(‘reating comic history was never part of Cameron‘s masterplan. however. ‘I just wanted to have a show with my name on it.‘ says the diminutive stand—up over a Starbucks coffee in Belsize Park. the fashionable London quarter where her neighbours include Ben Iilton. Noel Gallagher and Jerome Flynn. 'When I first thought this tip three years ago. the British sitcom was a bit llat: there was Ali/'21!) btit there was jtist something lacking. I’ve always liked American sitcoms more because they‘re better at dealing with relationships and they concentrate more on dialogue and characters where the British ones were jttst a bit over the top.~

While no one could accuse leiiu of being ()TT. it does have its moments of

flightsome fancy: Rhona‘s best friend Lisa (Mel ‘.\’lel And Sue' (iiedroyc) has

an encounter with ()inar Sharif while she is letting off steam at the bottle bank. ‘My

writers and I simply find ()inai' Sharif

amusing; he‘s a ladies' man and of our mothers. generation. The only problem was trying to get a lookalike to play his mouth.‘

Musselburgh girl Rhona (‘ameron has had a yearning to perform for most of her 34 years. As a child. she would write poetry. ptit on plays in her back garden and create radio shows in her bedroom btit she was never graced with the major roles in school productions. 'l was never a looker. I was never a Ruth: that‘s the girl who got all the good parts. I was always the messenger or the housekeeper.‘

The first serious recognition she received came when she was aged ten and in the (itiides. ‘ITsually all you had to do to get your entertainer badge was to make a cup of tea for an old person btit I really went over the top. getting my mum to be my stage manager and doing impersonations of Jimmy (‘agney and

Max Bygraves. I really ptit an awful lot of

effort into it and took it all incredibly seriously.‘

While she was deadly serious about pursuing a career in entertainment. it didn’t always run smoothly. She received the fated rejection slip from the RSAMI) when she was eighteen and having moved to Iidinburgh. she went through a period of her life which makes it difficult for her to look forward to visiting home.

'W'hen I go back to lidinburgh I feel very disorientated and very confused about what I’m doing now and how old I am and what I used to do.‘ she says. 'When I lived there 1 was mostly very lost and isolated and very seriously drunk and otit of it for quite a long time. I don‘t remember an awful lot about how I conducted my relationships. other than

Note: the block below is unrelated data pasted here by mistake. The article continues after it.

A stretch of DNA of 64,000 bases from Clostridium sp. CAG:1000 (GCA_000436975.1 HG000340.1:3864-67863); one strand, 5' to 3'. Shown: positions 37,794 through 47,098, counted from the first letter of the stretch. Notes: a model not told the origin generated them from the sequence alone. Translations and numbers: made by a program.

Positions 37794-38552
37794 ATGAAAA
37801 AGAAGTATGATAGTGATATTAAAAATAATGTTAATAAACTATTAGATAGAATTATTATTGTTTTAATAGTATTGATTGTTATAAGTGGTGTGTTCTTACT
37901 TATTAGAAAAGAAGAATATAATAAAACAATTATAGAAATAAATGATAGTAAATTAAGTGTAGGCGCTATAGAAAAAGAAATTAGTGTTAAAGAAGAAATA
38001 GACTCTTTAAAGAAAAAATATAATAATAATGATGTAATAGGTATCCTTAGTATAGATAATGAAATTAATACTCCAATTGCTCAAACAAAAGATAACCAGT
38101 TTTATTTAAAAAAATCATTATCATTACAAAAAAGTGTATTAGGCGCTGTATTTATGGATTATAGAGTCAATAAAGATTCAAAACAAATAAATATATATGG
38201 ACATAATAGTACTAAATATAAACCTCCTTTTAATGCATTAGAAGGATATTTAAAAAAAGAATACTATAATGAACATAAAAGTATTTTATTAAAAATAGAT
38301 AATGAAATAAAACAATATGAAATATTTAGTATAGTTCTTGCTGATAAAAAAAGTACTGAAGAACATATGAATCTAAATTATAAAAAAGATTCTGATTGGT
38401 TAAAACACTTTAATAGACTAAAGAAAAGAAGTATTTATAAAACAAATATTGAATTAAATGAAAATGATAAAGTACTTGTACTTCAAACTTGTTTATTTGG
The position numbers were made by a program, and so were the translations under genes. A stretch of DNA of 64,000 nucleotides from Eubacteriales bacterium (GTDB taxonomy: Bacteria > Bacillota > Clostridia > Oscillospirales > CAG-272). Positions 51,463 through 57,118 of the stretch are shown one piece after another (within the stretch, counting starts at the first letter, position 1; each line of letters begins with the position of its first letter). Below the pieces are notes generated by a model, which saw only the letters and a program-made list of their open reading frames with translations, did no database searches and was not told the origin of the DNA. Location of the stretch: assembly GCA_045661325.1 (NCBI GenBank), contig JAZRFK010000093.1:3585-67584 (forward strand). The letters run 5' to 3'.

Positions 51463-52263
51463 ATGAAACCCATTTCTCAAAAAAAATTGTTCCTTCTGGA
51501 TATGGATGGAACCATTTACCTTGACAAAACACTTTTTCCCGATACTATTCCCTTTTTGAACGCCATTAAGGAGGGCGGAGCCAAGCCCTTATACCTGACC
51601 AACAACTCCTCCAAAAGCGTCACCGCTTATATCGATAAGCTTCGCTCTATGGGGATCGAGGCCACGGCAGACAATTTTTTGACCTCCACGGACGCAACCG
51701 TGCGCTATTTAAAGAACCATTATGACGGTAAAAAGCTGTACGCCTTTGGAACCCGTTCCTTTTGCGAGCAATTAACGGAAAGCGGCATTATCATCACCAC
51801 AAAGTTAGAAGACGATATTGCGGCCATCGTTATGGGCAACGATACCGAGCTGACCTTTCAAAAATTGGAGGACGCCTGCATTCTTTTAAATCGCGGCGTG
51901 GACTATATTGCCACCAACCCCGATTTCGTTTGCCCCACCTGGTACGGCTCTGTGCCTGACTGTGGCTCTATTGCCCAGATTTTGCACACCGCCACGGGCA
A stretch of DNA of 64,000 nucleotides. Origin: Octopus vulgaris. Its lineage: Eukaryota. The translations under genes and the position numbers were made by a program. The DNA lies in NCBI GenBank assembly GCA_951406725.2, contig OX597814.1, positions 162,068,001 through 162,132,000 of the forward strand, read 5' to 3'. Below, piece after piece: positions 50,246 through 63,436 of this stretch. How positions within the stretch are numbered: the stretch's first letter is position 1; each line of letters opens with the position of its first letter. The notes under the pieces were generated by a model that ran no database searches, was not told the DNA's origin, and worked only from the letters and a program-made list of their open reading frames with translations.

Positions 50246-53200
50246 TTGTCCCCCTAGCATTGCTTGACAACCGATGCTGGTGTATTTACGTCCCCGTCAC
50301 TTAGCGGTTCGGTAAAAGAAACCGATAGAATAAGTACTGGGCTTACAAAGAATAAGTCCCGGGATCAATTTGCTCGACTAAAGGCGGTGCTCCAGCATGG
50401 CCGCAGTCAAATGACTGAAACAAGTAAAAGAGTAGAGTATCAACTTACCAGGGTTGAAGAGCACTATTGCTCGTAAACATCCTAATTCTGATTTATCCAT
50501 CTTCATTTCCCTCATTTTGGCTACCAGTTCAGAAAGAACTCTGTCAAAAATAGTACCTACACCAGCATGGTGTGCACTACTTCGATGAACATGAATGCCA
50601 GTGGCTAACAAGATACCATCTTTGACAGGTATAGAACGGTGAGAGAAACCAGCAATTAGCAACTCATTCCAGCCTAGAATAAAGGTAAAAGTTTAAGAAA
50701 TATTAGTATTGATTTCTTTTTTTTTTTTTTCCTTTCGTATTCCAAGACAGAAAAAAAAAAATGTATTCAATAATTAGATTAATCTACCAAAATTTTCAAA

appallingly. how badly I treated myself

and other people. When I go back. I feel in a dark. alcoholic despair without even drinking and I feel very conftised. I go otit at nights and have dinner. maybe have a couple of drinks and when I‘m walking about the streets it feels like a dream: I have massively strange links with the place. and I feel very edgy there.‘

The state of British homophobia is another aspect of life which makes Rhona


(‘ameron uncomfortable. ‘I saw some signs at Iidinburgh Airport like “protect

our children" or something] she recalls of

a visit here during Brian Souter‘s Section 28 campaign. ‘To have someone like him fronting his own campaign against gay people and hating gay people that much so that they would spend every penny on it: there has to be some personal issue there. Things like that make me think things aren‘t any better.‘

So. while a very public lesbian getting her own mainstream comedy series may seem like an event to suggest a more relaxed and self-confident culture. you have to respect the views of someone who has been upfront about her sexuality since she was thirteen. ‘l)o I think you see gay people being represented more in advertising and the media‘.’ Yes. Was there an American lesbian who came otit on a TV show and then it didn't go anywhere and she lost advertising'.’ Yes.

‘I think people are more used to seeing gay people btit homophobia has got no better. I'm pretty confident in knowing that there are lesbians in the media that are scared to come otit and we’ve had the Soho bombing and Brian Souter. So. no I don‘t think it‘s any better. I would never ptit myself tip as a political hero. I see myself as an artistic person just trying to fulfil my own ambitions.~

Rhona starts on BBC2, Wed 19 Jul, 10pm.


Rhona Camera to put herself i

n isn't the first Scot n the sitcom firing

line. Here are a few Caledonian

comics who ha energise a kna ‘xVords: Brian Don

Rab C. Nesbit undoubted king Scottish e><istenti

angst had more strings to his philosophical

bow than there \

ve attempted to ckered form. aldson

The of alist


in his vest. Even when he became a

grandparent in tl

ie last series, he

continued Govan it his all.

Billy Long befor

SOCial coiiimenta just blame Pamel

e the days of Frasier, Seinfe/(l and Larry Sanders, the US sitcom was a wasteland of deeply non-ironic garbage. Into which sprang a Glasgow welder and once-edgy tor. Perhaps we can

a Stephenson.

All Along The Watchtower A non-

descript Saturday evening TV s( hedule

was complete wl this hobbled, nie briefly, onto our srreens. Almost i

Viewers take to their

nearest watt htoi. and leap from it

The Creatives

ien r( ifiilly



Jack Dochei‘ty and

Moray Hunter had already gone for the

postmodern El'l( ’n’ Ernie angle With their Absolute/y spin—off, nir (/on and mr george. More mainstream and less hilarious was this ’satire' on advertising agencies.

The High Life Alan Cumming

(pittiii‘edi and F0

rbes lvlasson were

more Joan Crawford and Bette Davis in their ()(tasionally funny satire on the air

stewarding biisin Siobhan Rediiion

j()|lt(?(l them in their

thesps' tea party prove that (oiiiet

tends to be better

served in the han (oinetlians,

ess. (l

to W

(ls of

67-20 Jul 2000 THE "ST 29